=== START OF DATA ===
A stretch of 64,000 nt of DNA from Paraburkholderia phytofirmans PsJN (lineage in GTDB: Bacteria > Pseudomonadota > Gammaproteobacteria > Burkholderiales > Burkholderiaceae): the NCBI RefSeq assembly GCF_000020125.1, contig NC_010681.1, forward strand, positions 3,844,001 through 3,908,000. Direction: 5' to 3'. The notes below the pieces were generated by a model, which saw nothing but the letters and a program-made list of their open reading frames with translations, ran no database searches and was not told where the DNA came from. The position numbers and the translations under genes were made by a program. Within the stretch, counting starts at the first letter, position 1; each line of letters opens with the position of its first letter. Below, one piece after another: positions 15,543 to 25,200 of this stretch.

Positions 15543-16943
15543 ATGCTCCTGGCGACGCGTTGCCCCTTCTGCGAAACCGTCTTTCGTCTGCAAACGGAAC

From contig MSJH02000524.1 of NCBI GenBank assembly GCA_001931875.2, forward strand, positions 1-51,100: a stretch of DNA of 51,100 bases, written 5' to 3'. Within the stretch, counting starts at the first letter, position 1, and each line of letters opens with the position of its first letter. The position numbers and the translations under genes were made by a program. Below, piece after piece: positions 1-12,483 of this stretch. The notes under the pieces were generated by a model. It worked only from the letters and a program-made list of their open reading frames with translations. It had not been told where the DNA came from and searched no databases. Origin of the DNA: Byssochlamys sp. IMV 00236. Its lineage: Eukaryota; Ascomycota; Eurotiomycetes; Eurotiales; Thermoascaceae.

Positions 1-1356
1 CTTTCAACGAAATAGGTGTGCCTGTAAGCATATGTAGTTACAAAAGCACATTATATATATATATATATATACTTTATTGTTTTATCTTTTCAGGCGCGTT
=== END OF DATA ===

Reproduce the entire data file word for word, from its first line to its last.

A stretch of 64,000 nt of DNA from Paraburkholderia phytofirmans PsJN (lineage in GTDB: Bacteria > Pseudomonadota > Gammaproteobacteria > Burkholderiales > Burkholderiaceae): the NCBI RefSeq assembly GCF_000020125.1, contig NC_010681.1, forward strand, positions 3,844,001 through 3,908,000. Direction: 5' to 3'. The notes below the pieces were generated by a model, which saw nothing but the letters and a program-made list of their open reading frames with translations, ran no database searches and was not told where the DNA came from. The position numbers and the translations under genes were made by a program. Within the stretch, counting starts at the first letter, position 1; each line of letters opens with the position of its first letter. Below, one piece after another: positions 15,543 to 25,200 of this stretch.

Positions 15543-16943
15543 ATGCTCCTGGCGACGCGTTGCCCCTTCTGCGAAACCGTCTTTCGTCTGCAAACGGAAC

From contig MSJH02000524.1 of NCBI GenBank assembly GCA_001931875.2, forward strand, positions 1-51,100: a stretch of DNA of 51,100 bases, written 5' to 3'. Within the stretch, counting starts at the first letter, position 1, and each line of letters opens with the position of its first letter. The position numbers and the translations under genes were made by a program. Below, piece after piece: positions 1-12,483 of this stretch. The notes under the pieces were generated by a model. It worked only from the letters and a program-made list of their open reading frames with translations. It had not been told where the DNA came from and searched no databases. Origin of the DNA: Byssochlamys sp. IMV 00236. Its lineage: Eukaryota; Ascomycota; Eurotiomycetes; Eurotiales; Thermoascaceae.

Positions 1-1356
1 CTTTCAACGAAATAGGTGTGCCTGTAAGCATATGTAGTTACAAAAGCACATTATATATATATATATATATACTTTATTGTTTTATCTTTTCAGGCGCGTT